The second principle when breaking down an embroidery design is density. Density is how close together the individual stitches in an area are.

When you think about density, think about a zigzag stitch on a sewing machine. The smaller the stitch length number, the closer together the zigzag is. The higher the number, the farther apart the zigzag. The same thing happens in digitizing. In general, the larger the number, the less dense the stitches and the smaller the number, the more dense the stitches (C). Consult the embroidery software manual to understand the specific density setting for your software.

Fabric choice is one of the most important reasons to change the density of a design. Usually lighter fabric requires less dense stitching and heavyweight fabric require denser stitching. When creating a design that is less dense, pay attention the underlay chosen--sometimes the underlay will show through the fill if it's not dense enough.

Changing the design density gives different effects to the digitized area. Use a less dense area as a background to build a fun design. Use a gradient density to create a 3-dimensional effect (D).

COMPENSATION

The third principle to consider when digitizing an embroidery design is compensation, also known as pull compensation. Compensation is adding stitches to an area to make it a little bigger than required, anticipating that it will shrink when you stitch the design. The main reason for adding compensation is the fabric used for the design. When stitching on a stable woven fabric with good hooping and stabilization, compensation is probably not needed. When stitching on a lofty knit like sweatshirt knit or fleece, however, the stitches shrink into the fabric so that the outline may not line up with the fill. Adding compensation ensures that even if the stitches shrink into the fabric, the outline and fill will be correctly aligned.

How the compensation changes a design depends on the embroidery software being used. In some embroidery software a compensation number is added. In other software the size of the fill area is changed. Either way, by making the area slightly larger, the outline will align with the fill area after stitching. Note that compensation only needs to be added in the direction of the stitch.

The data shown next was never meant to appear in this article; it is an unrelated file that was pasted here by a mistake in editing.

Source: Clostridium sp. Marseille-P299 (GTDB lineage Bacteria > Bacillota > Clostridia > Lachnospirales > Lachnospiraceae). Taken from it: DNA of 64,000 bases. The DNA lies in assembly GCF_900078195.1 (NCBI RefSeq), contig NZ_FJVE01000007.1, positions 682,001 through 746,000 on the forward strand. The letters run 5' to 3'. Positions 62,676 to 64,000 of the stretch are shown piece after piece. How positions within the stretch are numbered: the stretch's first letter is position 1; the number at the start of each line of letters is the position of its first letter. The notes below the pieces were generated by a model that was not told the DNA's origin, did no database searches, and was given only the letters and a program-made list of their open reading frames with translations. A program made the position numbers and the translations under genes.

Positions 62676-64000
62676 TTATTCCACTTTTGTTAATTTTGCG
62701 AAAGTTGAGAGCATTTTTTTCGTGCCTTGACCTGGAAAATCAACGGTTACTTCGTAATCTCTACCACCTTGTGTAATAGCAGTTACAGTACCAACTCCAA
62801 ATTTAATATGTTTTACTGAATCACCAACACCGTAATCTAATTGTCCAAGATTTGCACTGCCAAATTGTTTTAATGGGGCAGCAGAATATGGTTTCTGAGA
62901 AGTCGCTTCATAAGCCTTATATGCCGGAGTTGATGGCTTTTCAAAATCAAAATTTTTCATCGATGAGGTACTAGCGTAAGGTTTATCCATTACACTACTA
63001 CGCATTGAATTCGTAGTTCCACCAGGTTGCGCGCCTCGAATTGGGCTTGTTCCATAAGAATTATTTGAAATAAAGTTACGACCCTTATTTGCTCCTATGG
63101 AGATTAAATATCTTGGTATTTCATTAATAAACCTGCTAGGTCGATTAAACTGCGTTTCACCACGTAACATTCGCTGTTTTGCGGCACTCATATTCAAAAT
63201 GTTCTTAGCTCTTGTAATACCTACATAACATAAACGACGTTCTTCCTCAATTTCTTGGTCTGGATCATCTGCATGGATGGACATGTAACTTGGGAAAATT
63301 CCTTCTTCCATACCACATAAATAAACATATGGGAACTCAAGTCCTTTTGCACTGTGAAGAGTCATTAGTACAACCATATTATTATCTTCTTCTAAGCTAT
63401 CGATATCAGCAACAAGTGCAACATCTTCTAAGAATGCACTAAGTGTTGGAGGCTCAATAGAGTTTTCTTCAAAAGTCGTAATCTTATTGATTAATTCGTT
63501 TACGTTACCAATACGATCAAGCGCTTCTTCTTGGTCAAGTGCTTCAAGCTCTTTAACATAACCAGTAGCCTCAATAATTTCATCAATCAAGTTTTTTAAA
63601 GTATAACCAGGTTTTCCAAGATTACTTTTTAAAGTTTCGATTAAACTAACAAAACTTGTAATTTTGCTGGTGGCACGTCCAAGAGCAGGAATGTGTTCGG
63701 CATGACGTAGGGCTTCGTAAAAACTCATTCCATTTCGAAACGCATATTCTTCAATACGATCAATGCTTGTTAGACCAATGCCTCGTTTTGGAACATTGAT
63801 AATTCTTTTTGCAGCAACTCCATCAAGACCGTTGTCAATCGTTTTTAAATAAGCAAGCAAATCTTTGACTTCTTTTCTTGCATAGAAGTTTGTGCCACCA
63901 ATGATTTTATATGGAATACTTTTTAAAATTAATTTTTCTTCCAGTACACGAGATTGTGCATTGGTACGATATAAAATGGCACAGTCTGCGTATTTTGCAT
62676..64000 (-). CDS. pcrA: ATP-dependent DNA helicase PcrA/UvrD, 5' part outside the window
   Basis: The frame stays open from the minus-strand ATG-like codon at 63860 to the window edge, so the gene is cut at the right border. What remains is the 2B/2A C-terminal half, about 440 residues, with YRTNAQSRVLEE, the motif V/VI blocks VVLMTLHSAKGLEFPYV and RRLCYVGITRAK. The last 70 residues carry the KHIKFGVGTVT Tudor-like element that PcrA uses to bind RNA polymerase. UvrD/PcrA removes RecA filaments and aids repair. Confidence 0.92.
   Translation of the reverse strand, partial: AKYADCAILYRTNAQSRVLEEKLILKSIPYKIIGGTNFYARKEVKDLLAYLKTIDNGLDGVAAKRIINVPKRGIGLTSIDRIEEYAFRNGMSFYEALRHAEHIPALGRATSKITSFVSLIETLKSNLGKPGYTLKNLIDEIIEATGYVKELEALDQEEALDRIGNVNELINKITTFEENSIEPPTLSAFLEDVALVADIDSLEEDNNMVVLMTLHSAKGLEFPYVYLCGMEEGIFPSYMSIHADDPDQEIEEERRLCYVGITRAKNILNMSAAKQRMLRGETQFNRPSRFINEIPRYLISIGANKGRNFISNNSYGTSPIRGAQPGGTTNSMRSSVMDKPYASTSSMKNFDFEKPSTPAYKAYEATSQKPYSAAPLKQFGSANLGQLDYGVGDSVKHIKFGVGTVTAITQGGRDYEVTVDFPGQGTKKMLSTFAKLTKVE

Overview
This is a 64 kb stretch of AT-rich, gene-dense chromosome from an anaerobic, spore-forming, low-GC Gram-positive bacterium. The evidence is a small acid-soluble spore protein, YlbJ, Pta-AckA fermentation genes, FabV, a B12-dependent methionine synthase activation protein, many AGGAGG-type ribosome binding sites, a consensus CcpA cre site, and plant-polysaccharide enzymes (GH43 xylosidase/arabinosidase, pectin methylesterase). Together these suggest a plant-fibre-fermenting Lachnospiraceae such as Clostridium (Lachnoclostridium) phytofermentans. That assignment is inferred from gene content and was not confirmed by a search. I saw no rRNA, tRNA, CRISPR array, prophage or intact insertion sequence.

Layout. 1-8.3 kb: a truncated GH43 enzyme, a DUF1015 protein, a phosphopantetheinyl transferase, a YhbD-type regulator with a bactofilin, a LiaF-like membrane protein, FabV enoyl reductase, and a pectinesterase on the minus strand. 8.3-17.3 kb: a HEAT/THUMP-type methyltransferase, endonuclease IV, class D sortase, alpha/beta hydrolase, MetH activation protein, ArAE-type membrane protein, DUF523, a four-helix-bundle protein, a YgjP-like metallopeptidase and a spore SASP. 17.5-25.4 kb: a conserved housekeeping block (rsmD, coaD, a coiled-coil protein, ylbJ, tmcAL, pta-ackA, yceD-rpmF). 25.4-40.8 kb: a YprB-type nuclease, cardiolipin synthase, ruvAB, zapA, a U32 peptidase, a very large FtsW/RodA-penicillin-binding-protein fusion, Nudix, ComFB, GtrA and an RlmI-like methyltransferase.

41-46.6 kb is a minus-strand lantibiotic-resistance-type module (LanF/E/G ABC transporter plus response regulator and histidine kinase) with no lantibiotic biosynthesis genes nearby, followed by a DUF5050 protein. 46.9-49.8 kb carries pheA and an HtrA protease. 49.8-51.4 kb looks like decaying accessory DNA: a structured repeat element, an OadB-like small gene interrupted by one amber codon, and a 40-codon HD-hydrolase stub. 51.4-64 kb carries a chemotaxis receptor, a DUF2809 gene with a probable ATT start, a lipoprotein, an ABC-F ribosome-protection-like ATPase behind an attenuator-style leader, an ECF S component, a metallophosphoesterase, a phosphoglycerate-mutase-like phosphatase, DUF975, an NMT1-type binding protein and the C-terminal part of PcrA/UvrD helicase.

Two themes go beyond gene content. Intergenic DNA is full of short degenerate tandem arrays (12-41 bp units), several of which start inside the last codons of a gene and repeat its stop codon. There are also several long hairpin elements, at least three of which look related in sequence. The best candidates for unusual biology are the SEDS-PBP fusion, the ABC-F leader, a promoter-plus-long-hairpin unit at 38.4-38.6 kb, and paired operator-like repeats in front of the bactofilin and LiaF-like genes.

Compensation is also needed with satin stitches, even if they do not have an outline associated with them. For example, if a satin-stitch flower stem is embroidered on fleece with no compensation, it may not be seen because it will sink into the fleece.

Proper hooping and stabilizing techniques reduce the need for compensation in digitized designs, but it's hard to anticipate how a design will be stitched unless you're making it for yourself. Most digitizers will add some compensation, expecting there will be some fabric pull.

SOURCE

Premier+ 2 Embroidery System was used for all screen captures: premierplusembroidery.com.

Learn more in Embroidery Software: a Four-Part Series with Soni Grint. Find the course at marthapullen.com.

Caption: Zigzag & Edge-Walk Underlay

Caption: Edge-Walk Underlay

Caption: Satin Stitch
COPYRIGHT 2018 Creative Crafts Group, LLC
No portion of this article can be reproduced without the express written permission from the copyright holder.
Copyright 2018 Gale, Cengage Learning. All rights reserved.

Article Details
Printer friendly Cite/link Email Feedback
Title Annotation:software savvy
Author:Grint, Soni
Publication:Creative Machine Embroidery
Date:Jul 1, 2018
Words:1095
Previous Article:Density & drape.
Next Article:Whitework Embroidery.

Terms of use | Privacy policy | Copyright © 2020 Farlex, Inc. | Feedback | For webmasters